Cash Flow Statement Are Not Obligatory For Small Company In Top Ten Startup Mistakes That Almost Always Lead to Business Failure

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Top Ten Startup Mistakes That Almost Always Lead to Business Failure

Many startup ideas never materialize and many, many fail within the first year or two. In most cases, failure is not related to the business idea, but to how the business side is handled. The business of entrepreneurship is business first, operations second (what your business actually does). The ten most common startup mistakes that lead to ultimate failure are:

1. Insufficient development of start-up ideas: Most startups don’t fail because business idea it’s bad. The problem is that many first-time entrepreneurs actually fail to plan the business before investing money in a startup. No matter how great a business idea is, it cannot succeed without detailed planning. Take the time to process all aspects of your business idea. Not only will you have a better understanding of how far your business can go, you’ll also reduce risk and prepare to make the best decisions as you go.

2. Failure to understand and disregard legal obligations: An incredible number of entrepreneurs leave the legal aspects of setting up a business to someone else or, even worse, ignore them altogether. Eventually, this failure to fulfill your marital obligations will come back to haunt you… and the result can be devastating. Every business owner must understand and obtain all necessary licenses and permits and establish compliance systems for taxes and fees paid to local, state and federal governments.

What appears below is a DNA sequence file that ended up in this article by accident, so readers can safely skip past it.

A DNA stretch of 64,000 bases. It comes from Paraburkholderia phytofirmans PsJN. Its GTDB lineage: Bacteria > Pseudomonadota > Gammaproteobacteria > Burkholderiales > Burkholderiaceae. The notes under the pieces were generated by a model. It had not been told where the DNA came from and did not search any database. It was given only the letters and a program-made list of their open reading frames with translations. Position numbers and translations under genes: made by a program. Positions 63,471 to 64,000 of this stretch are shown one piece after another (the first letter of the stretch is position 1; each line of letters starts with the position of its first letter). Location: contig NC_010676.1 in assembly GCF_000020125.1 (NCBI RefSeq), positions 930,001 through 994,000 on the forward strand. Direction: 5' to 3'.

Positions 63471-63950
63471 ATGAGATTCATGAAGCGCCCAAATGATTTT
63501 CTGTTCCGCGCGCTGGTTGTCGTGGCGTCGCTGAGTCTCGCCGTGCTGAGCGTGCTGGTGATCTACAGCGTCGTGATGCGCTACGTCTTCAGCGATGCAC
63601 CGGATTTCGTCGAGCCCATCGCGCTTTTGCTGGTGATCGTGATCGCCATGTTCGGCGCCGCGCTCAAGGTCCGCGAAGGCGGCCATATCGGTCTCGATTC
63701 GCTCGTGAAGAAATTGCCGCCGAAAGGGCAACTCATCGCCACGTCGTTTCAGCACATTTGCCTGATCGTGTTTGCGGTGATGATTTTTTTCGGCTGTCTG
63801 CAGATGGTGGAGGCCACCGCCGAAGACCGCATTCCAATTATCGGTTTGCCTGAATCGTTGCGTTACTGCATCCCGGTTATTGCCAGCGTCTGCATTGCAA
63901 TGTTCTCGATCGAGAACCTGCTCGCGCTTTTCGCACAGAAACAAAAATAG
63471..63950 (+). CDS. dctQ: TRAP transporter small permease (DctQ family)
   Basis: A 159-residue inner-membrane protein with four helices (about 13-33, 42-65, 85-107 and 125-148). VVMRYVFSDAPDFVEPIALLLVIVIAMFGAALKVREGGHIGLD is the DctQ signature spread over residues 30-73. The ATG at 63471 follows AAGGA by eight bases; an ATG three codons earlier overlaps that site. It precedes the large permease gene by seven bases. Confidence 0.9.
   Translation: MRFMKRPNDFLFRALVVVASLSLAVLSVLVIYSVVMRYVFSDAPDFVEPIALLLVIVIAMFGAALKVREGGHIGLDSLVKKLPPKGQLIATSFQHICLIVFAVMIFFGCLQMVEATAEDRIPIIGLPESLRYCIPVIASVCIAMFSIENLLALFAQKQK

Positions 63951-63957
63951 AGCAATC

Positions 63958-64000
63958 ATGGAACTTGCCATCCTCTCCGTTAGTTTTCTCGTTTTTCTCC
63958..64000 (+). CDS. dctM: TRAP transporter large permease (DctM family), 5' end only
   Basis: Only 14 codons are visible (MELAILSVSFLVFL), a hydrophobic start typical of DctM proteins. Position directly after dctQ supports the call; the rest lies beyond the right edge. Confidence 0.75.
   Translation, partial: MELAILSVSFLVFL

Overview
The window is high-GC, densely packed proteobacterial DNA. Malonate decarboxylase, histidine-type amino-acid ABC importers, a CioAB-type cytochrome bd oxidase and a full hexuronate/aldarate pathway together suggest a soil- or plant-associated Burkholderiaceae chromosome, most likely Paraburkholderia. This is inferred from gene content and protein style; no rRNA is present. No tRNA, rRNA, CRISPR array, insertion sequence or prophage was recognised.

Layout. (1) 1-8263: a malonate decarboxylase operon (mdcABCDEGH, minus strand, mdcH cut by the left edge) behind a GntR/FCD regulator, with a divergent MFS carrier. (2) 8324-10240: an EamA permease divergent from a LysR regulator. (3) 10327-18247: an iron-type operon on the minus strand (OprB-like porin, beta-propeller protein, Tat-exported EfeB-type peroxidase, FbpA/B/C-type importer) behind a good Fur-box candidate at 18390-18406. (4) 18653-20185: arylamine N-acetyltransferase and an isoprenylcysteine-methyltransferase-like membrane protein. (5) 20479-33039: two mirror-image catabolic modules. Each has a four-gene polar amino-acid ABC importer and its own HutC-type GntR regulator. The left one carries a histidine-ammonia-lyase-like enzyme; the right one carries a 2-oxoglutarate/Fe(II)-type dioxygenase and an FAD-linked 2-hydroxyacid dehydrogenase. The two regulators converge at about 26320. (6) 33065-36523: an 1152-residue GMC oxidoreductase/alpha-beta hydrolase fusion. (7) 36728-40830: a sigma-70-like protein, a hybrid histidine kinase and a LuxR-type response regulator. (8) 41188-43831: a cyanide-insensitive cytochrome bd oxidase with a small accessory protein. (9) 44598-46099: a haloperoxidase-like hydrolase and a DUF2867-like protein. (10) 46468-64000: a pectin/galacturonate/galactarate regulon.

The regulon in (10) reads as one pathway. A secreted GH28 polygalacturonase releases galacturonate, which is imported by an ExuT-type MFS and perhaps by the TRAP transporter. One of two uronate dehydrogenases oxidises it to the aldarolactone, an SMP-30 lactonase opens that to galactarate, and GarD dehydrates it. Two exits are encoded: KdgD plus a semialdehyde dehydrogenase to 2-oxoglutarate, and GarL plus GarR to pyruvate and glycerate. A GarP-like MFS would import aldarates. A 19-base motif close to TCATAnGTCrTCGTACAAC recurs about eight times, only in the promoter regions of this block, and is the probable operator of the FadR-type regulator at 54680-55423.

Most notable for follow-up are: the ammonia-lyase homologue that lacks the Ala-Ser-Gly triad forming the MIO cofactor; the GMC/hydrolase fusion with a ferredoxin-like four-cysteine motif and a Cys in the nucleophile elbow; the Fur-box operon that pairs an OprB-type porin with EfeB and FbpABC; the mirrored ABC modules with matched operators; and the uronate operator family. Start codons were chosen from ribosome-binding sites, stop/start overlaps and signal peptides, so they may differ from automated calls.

3. Poor (or no) marketing planning: Marketing is the lifeblood of any business start-up and is more than business cards and an ad in the yellow pages. A significant portion of your time and expense budget should be devoted to marketing. Bad or no marketing equals no sales…equals business failure. Before launching, do your homework to identify your target markets, figure out how best to reach them, and set clear goals and metrics to ensure your marketing efforts pay off.